goldstone_01By Ian Barr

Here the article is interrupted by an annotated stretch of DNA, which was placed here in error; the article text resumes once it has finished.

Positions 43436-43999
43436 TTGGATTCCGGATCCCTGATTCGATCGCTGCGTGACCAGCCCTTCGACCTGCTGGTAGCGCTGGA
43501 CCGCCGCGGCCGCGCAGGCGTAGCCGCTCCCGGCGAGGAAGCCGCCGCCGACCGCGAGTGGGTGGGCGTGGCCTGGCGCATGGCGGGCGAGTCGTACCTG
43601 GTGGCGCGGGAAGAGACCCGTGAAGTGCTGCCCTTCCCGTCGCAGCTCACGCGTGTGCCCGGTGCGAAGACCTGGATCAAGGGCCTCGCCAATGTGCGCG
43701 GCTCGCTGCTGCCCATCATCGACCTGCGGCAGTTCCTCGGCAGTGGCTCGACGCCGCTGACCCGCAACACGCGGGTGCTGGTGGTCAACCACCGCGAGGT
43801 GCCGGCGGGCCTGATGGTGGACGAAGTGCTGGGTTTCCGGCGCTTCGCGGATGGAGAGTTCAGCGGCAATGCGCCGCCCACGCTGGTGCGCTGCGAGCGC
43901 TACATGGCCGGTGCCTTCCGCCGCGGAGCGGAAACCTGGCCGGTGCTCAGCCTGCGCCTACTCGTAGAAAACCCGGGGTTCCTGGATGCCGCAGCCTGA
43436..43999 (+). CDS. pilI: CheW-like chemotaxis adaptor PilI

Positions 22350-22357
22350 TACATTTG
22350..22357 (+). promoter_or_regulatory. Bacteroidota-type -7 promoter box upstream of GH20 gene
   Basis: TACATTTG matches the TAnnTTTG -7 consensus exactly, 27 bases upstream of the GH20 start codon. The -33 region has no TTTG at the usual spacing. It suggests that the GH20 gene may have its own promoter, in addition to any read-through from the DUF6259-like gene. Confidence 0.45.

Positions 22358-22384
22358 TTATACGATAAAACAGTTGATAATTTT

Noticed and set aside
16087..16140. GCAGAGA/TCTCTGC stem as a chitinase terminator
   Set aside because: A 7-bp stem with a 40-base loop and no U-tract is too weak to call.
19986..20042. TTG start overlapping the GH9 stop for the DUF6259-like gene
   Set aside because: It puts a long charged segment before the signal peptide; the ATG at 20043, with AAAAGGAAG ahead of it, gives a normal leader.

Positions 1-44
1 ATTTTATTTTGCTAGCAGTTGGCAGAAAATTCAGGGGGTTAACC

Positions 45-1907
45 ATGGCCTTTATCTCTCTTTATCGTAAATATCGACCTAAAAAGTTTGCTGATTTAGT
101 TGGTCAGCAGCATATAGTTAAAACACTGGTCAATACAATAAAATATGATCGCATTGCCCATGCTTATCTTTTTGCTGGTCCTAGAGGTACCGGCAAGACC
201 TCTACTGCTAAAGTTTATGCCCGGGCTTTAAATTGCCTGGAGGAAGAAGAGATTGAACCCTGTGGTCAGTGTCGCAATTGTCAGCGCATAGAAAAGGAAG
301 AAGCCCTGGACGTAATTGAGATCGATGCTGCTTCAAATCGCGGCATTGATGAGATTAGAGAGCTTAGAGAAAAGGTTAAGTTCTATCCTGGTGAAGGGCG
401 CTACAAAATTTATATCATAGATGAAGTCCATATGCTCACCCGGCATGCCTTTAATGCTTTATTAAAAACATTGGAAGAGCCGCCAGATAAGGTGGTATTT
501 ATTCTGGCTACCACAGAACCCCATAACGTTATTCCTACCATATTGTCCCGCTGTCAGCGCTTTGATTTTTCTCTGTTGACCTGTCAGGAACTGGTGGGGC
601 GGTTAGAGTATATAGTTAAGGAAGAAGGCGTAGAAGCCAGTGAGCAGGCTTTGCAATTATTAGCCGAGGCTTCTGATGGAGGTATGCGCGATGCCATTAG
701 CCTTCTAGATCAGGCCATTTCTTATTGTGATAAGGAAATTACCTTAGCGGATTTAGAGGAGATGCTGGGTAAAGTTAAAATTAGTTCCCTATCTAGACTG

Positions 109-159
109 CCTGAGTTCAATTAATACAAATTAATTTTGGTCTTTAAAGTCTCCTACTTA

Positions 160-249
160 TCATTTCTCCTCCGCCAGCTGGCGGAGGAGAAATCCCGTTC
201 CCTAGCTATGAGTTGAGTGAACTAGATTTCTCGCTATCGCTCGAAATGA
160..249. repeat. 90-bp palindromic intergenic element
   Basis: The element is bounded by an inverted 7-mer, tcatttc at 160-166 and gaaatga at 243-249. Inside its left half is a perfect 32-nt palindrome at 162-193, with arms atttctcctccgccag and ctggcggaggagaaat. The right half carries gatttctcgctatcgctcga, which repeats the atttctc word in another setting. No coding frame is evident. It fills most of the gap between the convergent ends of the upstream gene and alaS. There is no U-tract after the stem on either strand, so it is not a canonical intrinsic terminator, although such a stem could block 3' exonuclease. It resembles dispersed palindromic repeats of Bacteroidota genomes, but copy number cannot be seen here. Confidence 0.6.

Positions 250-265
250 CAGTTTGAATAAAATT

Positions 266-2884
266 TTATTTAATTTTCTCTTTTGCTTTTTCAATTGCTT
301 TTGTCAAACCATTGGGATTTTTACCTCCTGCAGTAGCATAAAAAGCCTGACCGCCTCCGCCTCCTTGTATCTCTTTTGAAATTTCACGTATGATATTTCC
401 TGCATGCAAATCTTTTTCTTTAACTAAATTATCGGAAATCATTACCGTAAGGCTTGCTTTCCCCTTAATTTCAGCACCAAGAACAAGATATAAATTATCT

The eponymous setting of Ivan Sen’s Goldstone—the director’s follow-up and loose sequel to Mystery Road (2013), which sees the return of Indigenous detective Jay Swan (Aaron Pedersen)—is a small Outback Australian locale that’s less a town than a palimpsest. Within the tenuously bordered area and its scattering of dilapidated shacks, caravans and demountable abodes, Swan is tasked with investigating the disappearance of a young Chinese migrant worker, and in the process quickly discovers all manner of corruption and nefarious activity. As a genre exercise, Goldstone is sketchy and cliché-filled; with its tossed-off subplots involving shonky mining deals, sex trafficking and alcohol smuggling, it resembles a TV season’s worth of developments condensed maladroitly into feature length, even as its pace remains languid. Since his 2002 debut Beneath Clouds, Sen has remained a dedicated chronicler of the Indigenous Australian experience, particularly pertaining to rural areas which, though remote and underpopulated, nonetheless take on a microcosmic quality. For all of Goldstone’s plot mechanics, Sen is evidently more engaged with the setting itself and its totemic role as a transitory, ill-defined outpost of neoliberal activity, taking place against a land whose ancestors and their descendants (embodied by Swan) have been systemically dispossessed. There are potent ideas and moods floated here, but the film’s vision of racial harmony is offset by the manner in which it marginalizes Swan in favour of his white partner Josh (Alex Russell). Finally, it’s capped off with a perfunctory action climax that is well staged, moderately rousing, and a betrayal of the relative thematic complexity and ambition that has preceded it.